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Recreation & Parks


Opportunity to connect parks with pedestrian and bike trails. Provide improved access to existing parks, create a nature trail at the Overlea Middle School site in partnership with the science programs at neighborhood schools, and provide greenway through the communities to connect the various parks.


Double Rock Park provides many leisure opportunities and experiences for the residents of Parkville and Overlea. It is a 103 acre park that lies south of the Beltway between Harford and Belair Roads. There is no official entrance to Double Rock Park from Belair Road side, but you can go through the Belair Road Beltway Plaza Shopping Center.

                Stemmer’s Run ripples through miles of woodland Forestry and wildlife thrive, oblivious to the beltway’s closeness. Hiking trails, picnic areas and pavilions allows visitors to harmonize with nature. Double Rock Park also has four baseball/softball diamonds or the football field both of which are lighted to provide opportunity for night play. There are also two new playgrounds for the younger children. In addition to the many sports programs held at the park nearly 200 permits are issued yearly to individuals, families and groups for picnicking. There are also 100 garden plots that are available to area residents during the spring and summer.

                Double Rock Park owes its existence to the Lions Club of Parkville, who bought 42 acres in 1947 and spent more than $50,000 in its development. The Lions Club donated the park to the Baltimore County Department of Recreation and Parks and additional land purchases have more than doubled the park’s size.

                 Linover Improvement Association has been working on connecting the parks in our area since the 60s and now has been included in the Baltimore County Master Plan 2010 and our own Overlea-Fullerton Community Plan.



Read the history of Linover Park.


When Lillian McCormick Holt died in 1976, she left her land to Baltimore County with the wish that it remain “tranquil in nature”. From the time that the McCormick family moved there, it was shared with the community in passive activity. Tom McCormick, Lillian’s father, led Bible studies in the woods, built a worship amphitheater for children and the farm was often filled with neighbors skating on the pond or a temporary gypsy camp. Lillian was so inspired by spiritual living throughout her childhood she earned a degree in religious education and in 1925 a preacher’s license (a very unusual move for a woman of the time).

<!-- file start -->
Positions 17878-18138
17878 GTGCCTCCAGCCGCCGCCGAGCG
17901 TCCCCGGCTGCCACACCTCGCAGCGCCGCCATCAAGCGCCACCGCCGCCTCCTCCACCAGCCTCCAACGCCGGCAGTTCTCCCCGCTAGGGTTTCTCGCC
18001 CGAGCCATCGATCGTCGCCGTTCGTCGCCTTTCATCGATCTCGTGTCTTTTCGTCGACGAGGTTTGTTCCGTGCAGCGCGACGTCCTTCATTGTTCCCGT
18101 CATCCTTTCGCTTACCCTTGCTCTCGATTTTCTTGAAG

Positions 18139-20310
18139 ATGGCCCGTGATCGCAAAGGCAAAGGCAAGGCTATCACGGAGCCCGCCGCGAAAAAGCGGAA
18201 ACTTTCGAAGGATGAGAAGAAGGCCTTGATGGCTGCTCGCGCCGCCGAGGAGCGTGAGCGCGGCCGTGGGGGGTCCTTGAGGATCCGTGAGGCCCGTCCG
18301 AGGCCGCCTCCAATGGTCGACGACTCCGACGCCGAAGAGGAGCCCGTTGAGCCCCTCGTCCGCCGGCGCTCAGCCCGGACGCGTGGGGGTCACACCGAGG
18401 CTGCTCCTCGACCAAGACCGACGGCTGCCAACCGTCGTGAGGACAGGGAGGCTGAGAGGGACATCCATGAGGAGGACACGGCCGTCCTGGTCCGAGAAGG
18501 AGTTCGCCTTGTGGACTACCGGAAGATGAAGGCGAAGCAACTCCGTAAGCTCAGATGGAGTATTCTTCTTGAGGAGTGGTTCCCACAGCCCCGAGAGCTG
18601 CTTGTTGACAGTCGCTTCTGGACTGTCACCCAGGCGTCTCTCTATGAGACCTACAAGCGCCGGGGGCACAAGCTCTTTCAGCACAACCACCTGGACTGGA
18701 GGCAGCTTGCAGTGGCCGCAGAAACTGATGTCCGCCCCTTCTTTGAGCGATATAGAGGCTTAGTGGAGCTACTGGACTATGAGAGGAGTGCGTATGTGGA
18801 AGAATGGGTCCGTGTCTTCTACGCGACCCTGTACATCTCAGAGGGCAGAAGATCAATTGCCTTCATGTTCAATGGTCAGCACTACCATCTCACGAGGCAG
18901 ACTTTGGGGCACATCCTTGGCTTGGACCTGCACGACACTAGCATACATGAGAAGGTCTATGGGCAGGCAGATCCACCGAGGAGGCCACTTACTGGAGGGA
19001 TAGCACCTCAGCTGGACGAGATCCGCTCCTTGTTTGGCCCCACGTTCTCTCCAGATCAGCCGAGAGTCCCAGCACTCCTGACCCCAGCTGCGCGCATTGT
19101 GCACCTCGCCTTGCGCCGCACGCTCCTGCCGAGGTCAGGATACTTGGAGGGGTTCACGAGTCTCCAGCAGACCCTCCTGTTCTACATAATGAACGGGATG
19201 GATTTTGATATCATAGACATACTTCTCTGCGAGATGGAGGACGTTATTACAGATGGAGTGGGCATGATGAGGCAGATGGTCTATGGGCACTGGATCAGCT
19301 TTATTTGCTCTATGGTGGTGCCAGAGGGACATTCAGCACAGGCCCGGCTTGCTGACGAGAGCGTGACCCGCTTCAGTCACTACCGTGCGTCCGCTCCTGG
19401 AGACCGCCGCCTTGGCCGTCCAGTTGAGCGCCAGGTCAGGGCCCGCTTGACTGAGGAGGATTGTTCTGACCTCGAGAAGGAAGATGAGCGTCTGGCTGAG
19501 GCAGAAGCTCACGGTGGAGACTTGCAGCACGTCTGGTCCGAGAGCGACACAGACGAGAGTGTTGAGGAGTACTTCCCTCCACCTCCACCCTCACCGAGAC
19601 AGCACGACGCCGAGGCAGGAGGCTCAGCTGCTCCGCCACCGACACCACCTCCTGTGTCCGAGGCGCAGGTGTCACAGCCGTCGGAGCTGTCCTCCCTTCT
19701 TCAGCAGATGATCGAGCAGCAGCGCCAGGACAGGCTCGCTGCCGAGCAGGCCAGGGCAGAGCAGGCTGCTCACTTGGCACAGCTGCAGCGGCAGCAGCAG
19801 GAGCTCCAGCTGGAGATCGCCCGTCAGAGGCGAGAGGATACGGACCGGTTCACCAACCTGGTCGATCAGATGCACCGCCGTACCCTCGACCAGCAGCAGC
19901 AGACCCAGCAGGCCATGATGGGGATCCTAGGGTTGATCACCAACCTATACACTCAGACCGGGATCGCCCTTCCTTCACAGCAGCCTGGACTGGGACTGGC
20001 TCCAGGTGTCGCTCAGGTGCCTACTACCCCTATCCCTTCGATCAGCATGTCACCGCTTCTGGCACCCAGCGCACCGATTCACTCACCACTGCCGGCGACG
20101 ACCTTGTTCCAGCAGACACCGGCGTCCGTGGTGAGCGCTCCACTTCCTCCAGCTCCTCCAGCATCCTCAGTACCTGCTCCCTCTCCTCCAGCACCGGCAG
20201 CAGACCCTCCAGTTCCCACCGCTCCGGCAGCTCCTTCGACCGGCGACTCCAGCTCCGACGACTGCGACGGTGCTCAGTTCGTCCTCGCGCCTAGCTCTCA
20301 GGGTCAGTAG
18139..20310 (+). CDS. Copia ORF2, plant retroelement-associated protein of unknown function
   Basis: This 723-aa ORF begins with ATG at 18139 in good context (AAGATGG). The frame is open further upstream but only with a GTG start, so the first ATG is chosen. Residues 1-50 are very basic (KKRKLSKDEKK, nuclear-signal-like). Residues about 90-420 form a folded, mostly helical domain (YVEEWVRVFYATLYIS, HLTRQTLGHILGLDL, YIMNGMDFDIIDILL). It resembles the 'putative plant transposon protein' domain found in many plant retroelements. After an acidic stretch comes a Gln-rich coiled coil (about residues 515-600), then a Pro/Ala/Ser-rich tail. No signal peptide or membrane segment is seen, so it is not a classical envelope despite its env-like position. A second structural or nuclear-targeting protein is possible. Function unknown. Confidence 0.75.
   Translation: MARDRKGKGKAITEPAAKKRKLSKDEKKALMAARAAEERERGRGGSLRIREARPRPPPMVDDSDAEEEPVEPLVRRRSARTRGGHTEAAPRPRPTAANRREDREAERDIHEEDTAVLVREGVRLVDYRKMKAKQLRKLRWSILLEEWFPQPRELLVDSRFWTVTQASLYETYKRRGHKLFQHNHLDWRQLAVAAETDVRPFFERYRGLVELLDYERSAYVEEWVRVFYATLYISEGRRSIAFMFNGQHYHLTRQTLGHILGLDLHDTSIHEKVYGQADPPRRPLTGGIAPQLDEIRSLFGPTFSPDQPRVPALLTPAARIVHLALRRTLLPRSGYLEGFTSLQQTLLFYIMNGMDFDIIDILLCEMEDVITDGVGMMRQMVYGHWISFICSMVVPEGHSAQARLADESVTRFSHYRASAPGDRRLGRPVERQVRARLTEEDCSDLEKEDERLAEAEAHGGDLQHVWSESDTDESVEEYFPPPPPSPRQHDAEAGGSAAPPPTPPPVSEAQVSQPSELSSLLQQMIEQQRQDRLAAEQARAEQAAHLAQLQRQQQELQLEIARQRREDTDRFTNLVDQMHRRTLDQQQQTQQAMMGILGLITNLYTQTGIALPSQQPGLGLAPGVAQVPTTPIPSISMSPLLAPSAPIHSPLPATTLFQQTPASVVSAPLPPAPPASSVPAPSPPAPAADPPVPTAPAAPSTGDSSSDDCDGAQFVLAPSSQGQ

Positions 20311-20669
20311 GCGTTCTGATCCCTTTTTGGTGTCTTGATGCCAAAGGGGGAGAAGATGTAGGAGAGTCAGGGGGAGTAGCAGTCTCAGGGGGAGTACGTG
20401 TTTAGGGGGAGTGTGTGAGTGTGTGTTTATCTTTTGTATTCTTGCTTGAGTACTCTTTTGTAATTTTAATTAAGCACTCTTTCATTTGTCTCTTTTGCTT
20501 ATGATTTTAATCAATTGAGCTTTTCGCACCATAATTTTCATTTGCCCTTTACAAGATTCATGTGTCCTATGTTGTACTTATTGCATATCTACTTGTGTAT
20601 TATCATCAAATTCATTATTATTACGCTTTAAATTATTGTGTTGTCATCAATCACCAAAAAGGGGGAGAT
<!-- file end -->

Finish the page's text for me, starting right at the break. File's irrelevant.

In the 30s the country was in the grips of the Great Depression and Lillian, then in her 40’s, was unmarried. Her father worried for her future and from this concern grew a plan. He and others built six rustic cabins on his and adjacent property, three to be rented for income and one for Lillian, which she later call the “Marcharlotte House”. She often painted from her porch and it is in memory of her love of the arts, including storytelling, that art programs have been developed. She married the Methodist minister John E. Holt in 1945. They enjoyed nineteen years together until John died in 1964 and as Lillian grew older, she kept more to herself, but envisioned her home as one day being a place of contemplation for all.

There is plenty of room for peace in the woods (four short walking trails) and lawns of the park, but the legacy of community continues as well in the many activities and programs focused on nature and the arts hosted at the park. Points of interest in Holt Park include the Arts Center at 102 McCormick Avenue (a 1900 Colonial Revival Farmhouse), Gazebo and amphitheater dedicated to John Holt, Lillian Holt’s grave site, Lilly pond, fire circle and benches and the Garden Cabin, Nature Cabin and remnants of Lillian Holt’s cabin. For the newer families in Linover, Holt Park is across Kenwood Avenue and can be reached by walking from Councilman Avenue (opposite Lyndale Avenue) or McCormick Avenue (across from Grand Pops). Holt Park Parking Area is at the end of Elmont Avenue off Kenwood Avenue (Elmont is west of Fullerton Avenue.